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Re: THE Tesla Thread Pt. 2 (merged)

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Re: THE Tesla Thread Pt. 2 (merged)

Unread postby tita » Sat 05 Oct 2019, 08:04:53

asg70 wrote:I have to admit that I have stopped watching every move with Tesla. I thought they were near death when all of its executive started fleeing and its stock tanked but they seem to be able to limp onward like a zombie.


There was quite a slowdown this year, but Tesla managed to keep sales numbers up, introducing gradually cheaper variants and lowering prices of the more expensive variants. Anyway, Model S/X sales plunged while Model 3 sales increased. Also, Tesla cut costs wherever they could.

Each quarter seems like a challenge. Now, Tesla must reach 106k deliveries in Q4 to reach lower guidance. So far, Tesla lost $1.1 billions in the first two quarters and is expected to show a loss in Q3.

The major things this year was the fundraising of over $2 billions and the financing of the Shanghai Factory by Chinese lendors.

As long as investors throw money, there is no reason for Tesla to fail.
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Re: THE Tesla Thread Pt. 2 (merged)

Unread postby Outcast_Searcher » Sat 05 Oct 2019, 11:56:06

tita wrote:
asg70 wrote:I have to admit that I have stopped watching every move with Tesla. I thought they were near death when all of its executive started fleeing and its stock tanked but they seem to be able to limp onward like a zombie.


There was quite a slowdown this year, but Tesla managed to keep sales numbers up, introducing gradually cheaper variants and lowering prices of the more expensive variants. Anyway, Model S/X sales plunged while Model 3 sales increased. Also, Tesla cut costs wherever they could.

Each quarter seems like a challenge. Now, Tesla must reach 106k deliveries in Q4 to reach lower guidance. So far, Tesla lost $1.1 billions in the first two quarters and is expected to show a loss in Q3.

The major things this year was the fundraising of over $2 billions and the financing of the Shanghai Factory by Chinese lendors.

As long as investors throw money, there is no reason for Tesla to fail.

From my analysis and watching on places like Seeking Alpha, that's all absolutely right.

The real question is (IMO), "In the face of all the financial issues like all the debt and ongoing interest expense, and in the face of the growing competition, is there any realistic path to sustained meaningful profitability for Tesla in a reasonable timeframe?'

Because if there's not, then it's just more debt, more interest expense, more capital raises, and at some point, even Tesla fanbois aren't going to want to keep throwing money at the cash burning furnace.

One issue I can't ignore is that in order to CLAIM positive cash flow, Tesla has taken to paring CAPEX to the bone. Well, that works on the accounting statements, but in a company relying on high growth, innovation, and the introduction of lots of new products (which take a lot of research and capital), how realistic is that?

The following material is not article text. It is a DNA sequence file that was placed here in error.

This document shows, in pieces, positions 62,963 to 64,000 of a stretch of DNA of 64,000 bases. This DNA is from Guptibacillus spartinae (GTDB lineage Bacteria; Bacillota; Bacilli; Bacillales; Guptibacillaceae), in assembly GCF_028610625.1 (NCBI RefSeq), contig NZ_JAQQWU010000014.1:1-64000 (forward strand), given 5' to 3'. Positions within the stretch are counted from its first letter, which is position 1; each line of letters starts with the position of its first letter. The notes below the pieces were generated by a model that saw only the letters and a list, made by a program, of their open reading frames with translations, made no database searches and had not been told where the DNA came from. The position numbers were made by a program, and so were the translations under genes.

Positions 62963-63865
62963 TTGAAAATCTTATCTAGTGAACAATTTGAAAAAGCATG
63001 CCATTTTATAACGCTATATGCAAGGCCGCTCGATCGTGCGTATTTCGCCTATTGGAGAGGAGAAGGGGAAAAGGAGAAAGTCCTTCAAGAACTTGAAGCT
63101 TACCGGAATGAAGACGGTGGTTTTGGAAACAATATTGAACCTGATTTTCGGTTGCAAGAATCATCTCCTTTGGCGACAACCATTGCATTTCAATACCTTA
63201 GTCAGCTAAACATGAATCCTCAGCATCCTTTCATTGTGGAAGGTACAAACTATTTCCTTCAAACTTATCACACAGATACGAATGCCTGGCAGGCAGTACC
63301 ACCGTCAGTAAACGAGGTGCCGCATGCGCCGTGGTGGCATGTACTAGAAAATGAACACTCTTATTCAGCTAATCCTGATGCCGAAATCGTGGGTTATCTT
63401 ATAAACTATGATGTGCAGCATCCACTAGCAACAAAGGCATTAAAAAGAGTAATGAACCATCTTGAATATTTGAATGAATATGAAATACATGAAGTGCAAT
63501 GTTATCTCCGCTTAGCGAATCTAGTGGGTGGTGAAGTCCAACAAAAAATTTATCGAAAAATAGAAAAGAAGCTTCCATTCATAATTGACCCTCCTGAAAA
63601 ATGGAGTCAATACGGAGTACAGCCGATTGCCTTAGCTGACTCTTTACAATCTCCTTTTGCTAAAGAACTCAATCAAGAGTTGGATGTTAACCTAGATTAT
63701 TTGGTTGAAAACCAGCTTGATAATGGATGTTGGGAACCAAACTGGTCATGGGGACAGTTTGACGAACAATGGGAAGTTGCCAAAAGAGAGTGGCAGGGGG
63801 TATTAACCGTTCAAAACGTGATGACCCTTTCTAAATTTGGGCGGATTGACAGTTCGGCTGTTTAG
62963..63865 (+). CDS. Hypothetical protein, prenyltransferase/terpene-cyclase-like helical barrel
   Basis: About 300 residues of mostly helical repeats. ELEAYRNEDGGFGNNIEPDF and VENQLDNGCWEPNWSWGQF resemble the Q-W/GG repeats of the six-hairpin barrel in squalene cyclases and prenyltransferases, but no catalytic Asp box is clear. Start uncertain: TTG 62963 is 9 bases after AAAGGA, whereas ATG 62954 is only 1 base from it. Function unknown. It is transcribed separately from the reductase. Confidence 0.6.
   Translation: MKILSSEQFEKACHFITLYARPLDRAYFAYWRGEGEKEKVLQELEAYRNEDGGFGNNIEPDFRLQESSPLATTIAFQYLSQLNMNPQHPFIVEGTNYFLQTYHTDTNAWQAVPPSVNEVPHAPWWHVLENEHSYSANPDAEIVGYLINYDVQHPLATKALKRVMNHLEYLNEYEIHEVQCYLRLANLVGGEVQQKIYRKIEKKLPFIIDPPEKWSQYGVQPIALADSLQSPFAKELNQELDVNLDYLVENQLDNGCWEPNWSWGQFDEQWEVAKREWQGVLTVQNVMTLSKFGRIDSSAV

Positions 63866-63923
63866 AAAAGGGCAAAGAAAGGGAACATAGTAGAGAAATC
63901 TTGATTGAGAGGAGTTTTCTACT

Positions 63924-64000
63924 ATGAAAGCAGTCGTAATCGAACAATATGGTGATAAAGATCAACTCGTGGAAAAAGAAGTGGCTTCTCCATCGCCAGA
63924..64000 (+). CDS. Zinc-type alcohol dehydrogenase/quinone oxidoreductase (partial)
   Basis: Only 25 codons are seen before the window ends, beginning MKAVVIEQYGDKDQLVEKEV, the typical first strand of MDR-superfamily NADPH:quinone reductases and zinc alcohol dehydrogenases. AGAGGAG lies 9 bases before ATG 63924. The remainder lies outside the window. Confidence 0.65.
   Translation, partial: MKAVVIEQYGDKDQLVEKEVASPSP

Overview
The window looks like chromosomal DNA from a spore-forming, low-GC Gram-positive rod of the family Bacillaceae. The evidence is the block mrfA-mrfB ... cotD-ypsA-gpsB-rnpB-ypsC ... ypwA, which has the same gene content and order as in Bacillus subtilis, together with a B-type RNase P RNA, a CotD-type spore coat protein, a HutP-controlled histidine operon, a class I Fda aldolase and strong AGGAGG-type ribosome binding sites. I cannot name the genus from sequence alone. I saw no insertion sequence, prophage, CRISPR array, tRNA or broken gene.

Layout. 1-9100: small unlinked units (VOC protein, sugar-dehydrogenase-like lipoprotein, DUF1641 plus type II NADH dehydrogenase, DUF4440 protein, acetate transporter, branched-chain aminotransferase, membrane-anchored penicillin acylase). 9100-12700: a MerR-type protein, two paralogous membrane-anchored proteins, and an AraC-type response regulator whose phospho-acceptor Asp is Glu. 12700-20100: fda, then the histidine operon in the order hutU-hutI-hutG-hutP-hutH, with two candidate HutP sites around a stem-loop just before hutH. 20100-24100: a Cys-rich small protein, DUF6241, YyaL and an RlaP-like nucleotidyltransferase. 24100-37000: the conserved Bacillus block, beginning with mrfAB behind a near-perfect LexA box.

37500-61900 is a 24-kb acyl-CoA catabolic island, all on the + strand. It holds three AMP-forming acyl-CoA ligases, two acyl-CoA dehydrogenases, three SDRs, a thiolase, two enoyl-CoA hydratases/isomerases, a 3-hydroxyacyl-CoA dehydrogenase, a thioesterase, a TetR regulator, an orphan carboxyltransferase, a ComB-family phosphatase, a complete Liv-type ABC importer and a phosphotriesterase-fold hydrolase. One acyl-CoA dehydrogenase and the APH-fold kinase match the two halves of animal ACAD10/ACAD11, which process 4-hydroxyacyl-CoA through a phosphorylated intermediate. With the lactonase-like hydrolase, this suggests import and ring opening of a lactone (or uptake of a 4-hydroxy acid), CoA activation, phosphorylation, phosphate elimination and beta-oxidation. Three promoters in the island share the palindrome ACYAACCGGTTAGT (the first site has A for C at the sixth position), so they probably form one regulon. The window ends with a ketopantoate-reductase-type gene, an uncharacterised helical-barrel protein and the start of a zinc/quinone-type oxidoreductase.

One thing the new competition arriving in '20 and '21 will almost certainly do is continue to drive ASP (average selling prices), and thus gross margins lower. That seems to apparently eat up any cost savings that the bulls are counting on as the means to profitability, at least thus far. Oh, and it won't help the growth story any, which is already radically slowing.

Of course, there's the Shanghai plant, which will likely produce 100,000+ cars in 2020, and there's the Model Y, both of which bulls tout as the next "promised land" for Tesla.

We'll see I guess. I think the Shanghai plant will help with margins. Far less sure about quality. But I think the Model Y will just heavily cannibalize the Model 3 (it's a sedan, not an SUV).

So it's an interesting show to watch. I enjoy my popcorn. My bets, re the success of the EV industry overall are with the competition, their experience, quality, service, know-how, reputation, etc. vs. Tesla's clown-car antics, but that's just me.

However, I do NOT agree with the shorts who keep claiming Tesla is about to go bankrupt short term. Even if they keep losing lots of money, they could potentially keep the show going for quite a few years with fundraising. And while I'm not buying the bull arguments of exponential growth and profits forever, Shanghai COULD get them near parity re profits over time -- which buys them time.

Oh, and the other wild card, IMO, is the regulators and all Tesla's quality and safety problems and accounting issues (think solar roofs, etc) might well start hitting a lot harder re lawsuits, recalls, etc. It would be ironic for the bulls if Tesla would reach operational profitability, but keep piling up debt by dealing with the fallout of all of THAT.
Given the track record of the perma-doomer blogs, I wouldn't bet a fast crash doomer's money on their predictions.